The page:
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Red algae blooms stain Virginia waters feeding bay

NORFOLK, Va. — Red algae blooms have returned to Virginia waterways that feed the Chesapeake Bay.

The blooms have been active in the lower James, York, Elizabeth and Lafayette rivers for several weeks, Old Dominion University researcher Margaret Mulholland told The Virginian-Pilot ( ).

The blooms suck oxygen from the water, making it difficult for marine life to survive. They are driven by warm water and excessive nutrients, and typically occur in the lower Chesapeake Bay in July or August.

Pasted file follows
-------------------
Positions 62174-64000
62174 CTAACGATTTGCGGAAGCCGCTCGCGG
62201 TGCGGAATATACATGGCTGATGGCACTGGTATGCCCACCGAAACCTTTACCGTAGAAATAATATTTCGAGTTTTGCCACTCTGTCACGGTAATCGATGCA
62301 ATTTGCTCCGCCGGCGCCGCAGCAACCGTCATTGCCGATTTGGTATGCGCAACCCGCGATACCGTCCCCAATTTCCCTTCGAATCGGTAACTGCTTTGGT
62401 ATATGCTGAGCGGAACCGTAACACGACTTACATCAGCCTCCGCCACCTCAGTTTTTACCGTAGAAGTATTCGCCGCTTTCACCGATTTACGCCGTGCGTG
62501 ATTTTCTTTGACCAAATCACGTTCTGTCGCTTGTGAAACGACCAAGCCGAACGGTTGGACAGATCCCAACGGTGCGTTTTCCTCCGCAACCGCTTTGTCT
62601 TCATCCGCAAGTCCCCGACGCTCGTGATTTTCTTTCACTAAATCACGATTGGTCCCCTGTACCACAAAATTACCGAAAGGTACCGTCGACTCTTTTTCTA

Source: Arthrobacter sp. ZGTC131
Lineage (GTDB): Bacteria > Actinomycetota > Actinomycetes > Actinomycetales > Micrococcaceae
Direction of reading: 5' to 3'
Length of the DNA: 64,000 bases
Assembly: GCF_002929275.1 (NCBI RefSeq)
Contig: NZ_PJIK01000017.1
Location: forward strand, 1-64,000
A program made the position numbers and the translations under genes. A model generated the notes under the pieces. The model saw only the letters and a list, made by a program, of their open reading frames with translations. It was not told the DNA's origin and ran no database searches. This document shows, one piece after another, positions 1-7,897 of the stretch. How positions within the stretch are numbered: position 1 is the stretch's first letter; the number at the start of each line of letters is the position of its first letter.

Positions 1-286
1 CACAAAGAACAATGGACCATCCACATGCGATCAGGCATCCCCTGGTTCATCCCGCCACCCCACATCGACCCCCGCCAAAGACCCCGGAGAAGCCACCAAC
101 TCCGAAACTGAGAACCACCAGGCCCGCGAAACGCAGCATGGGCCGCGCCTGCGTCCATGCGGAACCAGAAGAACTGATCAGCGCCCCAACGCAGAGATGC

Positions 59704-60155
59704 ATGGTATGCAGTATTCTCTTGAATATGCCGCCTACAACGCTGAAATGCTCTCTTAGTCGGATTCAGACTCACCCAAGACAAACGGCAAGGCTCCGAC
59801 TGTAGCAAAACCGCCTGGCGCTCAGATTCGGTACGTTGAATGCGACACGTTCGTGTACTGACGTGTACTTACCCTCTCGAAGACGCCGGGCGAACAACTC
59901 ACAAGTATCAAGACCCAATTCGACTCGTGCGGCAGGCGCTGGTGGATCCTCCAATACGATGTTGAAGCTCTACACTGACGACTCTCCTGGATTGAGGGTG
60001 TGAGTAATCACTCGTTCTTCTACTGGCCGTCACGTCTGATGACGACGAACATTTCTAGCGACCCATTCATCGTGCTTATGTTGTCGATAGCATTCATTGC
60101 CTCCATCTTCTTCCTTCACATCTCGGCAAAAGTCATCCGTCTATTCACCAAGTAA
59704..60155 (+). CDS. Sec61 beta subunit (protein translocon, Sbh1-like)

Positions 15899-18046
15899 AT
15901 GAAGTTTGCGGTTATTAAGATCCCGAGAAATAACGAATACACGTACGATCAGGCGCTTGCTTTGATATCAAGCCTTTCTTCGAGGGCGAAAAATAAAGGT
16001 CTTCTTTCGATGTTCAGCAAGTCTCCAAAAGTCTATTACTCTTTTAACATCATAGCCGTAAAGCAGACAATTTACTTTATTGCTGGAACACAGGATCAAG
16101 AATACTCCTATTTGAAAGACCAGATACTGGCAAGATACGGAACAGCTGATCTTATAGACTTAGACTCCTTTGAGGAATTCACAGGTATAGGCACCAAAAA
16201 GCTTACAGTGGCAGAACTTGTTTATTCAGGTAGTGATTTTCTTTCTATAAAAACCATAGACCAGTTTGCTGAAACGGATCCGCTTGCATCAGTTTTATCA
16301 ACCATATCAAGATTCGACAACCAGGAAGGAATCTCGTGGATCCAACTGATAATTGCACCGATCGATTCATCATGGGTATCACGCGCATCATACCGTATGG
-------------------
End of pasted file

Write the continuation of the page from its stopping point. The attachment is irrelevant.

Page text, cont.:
Old Dominion conducted tests in 2009 in which baby fish and oysters were immersed in concentrated algae blooms. Most died.

“It really wasn’t anything toxic, but it was more like the fish ate this stuff and it just gummed up their gills and killed them,” Mulholland said.

She said research indicates that algae blooms in local waters begin in the Lafayette River, and then are spread by winds and currents into the Elizabeth and James rivers.

Chris Moore, a scientist with the Chesapeake Bay Foundation, said the blooms are a sign that water quality improvements are needed.